Friday, March 1, 2019

Promotional Video Review: THE BLACK WATER PANIC PROJECT 'The Seventh Bat' by Dave Wolff

Place of origin: Zielona Gora, Poland
Genre: Goth, industrial, metal
Promotional video: The Seventh Bat
Release date: September 15, 2017
While I’m in no way an art snob I consider ‘The Seventh Bat’ to be in a league of its own. Some promotional videos were made with similar themes, but this one comes from what is apparently a deeply traumatized state of mind. With grainy production, ghastly and macabre imagery and a soundtrack of ambient and experimental effects, The Black Water Panic Project and the creative force behind it is to take note of if you have a penchant for arcane independent productions like Begotten, Aftermath and Din Of Celestial Birds. After watching this seven-minute feature I doubt if any review I write could do it justice without a considerably extensive study of the video. I hope going by first impressions will provide enough of a perception of what BWPP founder, known as ‘Nightmare Animal’, had in mind. ‘The Seventh Bat’ and the other songs Nightmare Animal composed for ‘BATS: Melodies and Lullabies for Samal’ are dedications to his “soon to be ex-wife” who assaulted him with a knife in his sleep. This information is included in his project’s bio, and should provide at least some insight. Being near-fatally assaulted by his wife was an experience he understandably endeavors to purge with this clip, which can be better described as a short film comparable to Merhige and Cerdà. I don’t have any idea what state of mind she was in when she committed the act, but ‘The Seventh Bat’ doesn’t show it as pleasant. Swooping nocturnal creatures fly into your field of vision surrounded by darkness that persists throughout the video amid negative shots and a slew of disturbing images. A disembodied eye, a stoic man in a demonic mask, an inexpressive female mask that suddenly breaks into a chilling smile as it opens its eyes, a grim reaper like figure against a bleak background, a horrific clown in darkness, fleeting images of towns, planes and airport interiors and an x-ray of human lungs are just a handful of images passing you by. These are interspersed with flocks of bats against a grey sky, closeup shots of a lone, menacing bat preparing to drink from you and random computerized images flickering across the screen. All the while there is a subdued, almost tranquil, musical passage of cold, atmospheric ambience, accentuated by dreamlike notes, deep synthesizers, ethereal keyboards and electronic percussion. These instruments are arranged like a tapestry of the most elaborate needlework, enhancing the frightfully eerie specters on the screen. Prolonged exposure to this clip would be like firsthand involvement in the audial and visual nightmare unfolding before you, with no escaping the memories that inspired it. The latest single from this project, ‘Kvlt Of Iron,’ was released on February 14, 2019. -Dave Wolff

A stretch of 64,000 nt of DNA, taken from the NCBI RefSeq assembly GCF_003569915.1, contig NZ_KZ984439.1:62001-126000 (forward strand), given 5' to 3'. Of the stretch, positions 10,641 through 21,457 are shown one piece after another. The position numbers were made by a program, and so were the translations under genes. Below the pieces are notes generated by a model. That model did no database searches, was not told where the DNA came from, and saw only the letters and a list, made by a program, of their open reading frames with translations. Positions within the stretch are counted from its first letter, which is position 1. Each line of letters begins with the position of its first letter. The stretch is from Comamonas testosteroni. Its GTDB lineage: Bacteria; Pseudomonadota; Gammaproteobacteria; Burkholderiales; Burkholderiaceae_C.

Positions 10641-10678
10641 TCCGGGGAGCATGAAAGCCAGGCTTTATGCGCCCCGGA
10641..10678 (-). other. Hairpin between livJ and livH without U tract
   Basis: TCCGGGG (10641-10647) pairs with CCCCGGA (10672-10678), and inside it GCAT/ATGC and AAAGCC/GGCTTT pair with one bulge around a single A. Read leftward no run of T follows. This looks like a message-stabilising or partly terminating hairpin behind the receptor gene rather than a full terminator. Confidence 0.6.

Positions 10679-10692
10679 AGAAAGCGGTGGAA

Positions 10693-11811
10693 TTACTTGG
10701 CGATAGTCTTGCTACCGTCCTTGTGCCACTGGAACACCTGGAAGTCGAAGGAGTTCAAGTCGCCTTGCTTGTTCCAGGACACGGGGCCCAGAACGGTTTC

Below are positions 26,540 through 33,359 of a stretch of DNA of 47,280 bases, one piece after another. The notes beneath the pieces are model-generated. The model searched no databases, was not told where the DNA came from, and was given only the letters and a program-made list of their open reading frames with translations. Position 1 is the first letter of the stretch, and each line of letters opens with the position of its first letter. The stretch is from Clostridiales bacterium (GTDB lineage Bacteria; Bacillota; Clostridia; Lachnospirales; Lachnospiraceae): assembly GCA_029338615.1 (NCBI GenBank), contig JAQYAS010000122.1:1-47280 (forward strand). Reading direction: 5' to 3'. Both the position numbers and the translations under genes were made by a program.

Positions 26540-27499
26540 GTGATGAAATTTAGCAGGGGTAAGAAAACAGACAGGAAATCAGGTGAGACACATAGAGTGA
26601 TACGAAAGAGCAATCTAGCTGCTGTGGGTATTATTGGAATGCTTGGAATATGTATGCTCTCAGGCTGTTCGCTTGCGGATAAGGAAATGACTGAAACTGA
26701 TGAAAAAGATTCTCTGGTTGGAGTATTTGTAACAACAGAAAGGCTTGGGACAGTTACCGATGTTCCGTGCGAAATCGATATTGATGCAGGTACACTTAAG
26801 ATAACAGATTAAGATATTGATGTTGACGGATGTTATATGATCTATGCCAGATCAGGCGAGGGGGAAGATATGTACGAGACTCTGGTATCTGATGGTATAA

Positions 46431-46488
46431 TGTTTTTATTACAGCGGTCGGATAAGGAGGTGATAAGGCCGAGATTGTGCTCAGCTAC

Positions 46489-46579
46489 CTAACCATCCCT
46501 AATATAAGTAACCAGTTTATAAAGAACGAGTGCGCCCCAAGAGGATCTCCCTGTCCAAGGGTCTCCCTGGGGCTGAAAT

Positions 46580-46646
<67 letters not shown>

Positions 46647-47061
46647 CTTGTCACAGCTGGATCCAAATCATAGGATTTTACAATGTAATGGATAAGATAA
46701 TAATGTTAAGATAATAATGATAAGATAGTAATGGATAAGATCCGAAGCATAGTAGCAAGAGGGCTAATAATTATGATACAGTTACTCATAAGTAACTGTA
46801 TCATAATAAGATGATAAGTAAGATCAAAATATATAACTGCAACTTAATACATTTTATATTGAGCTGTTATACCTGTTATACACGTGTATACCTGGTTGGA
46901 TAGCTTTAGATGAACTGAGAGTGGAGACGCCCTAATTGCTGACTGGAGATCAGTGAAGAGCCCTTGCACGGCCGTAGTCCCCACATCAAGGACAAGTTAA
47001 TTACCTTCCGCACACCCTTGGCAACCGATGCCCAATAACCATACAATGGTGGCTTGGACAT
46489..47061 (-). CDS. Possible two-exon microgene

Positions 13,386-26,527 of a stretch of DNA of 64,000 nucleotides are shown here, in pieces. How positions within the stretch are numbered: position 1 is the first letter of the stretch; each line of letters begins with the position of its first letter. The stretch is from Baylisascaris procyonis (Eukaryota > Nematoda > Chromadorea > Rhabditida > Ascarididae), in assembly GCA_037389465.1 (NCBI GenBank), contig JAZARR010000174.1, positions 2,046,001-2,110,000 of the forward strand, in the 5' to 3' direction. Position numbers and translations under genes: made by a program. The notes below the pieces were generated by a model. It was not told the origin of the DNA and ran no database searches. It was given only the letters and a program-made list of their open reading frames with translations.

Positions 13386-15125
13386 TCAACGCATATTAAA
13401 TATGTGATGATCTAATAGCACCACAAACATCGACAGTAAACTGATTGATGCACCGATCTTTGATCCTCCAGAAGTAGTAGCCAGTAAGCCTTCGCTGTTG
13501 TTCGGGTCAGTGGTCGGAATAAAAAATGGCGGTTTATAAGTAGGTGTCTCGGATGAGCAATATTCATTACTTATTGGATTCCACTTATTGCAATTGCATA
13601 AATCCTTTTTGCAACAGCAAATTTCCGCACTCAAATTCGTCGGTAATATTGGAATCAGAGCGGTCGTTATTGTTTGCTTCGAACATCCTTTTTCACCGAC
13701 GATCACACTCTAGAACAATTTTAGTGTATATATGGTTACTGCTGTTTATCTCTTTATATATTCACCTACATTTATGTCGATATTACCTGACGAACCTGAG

Nightmare Animal: vocals, keyboards, electronic devices

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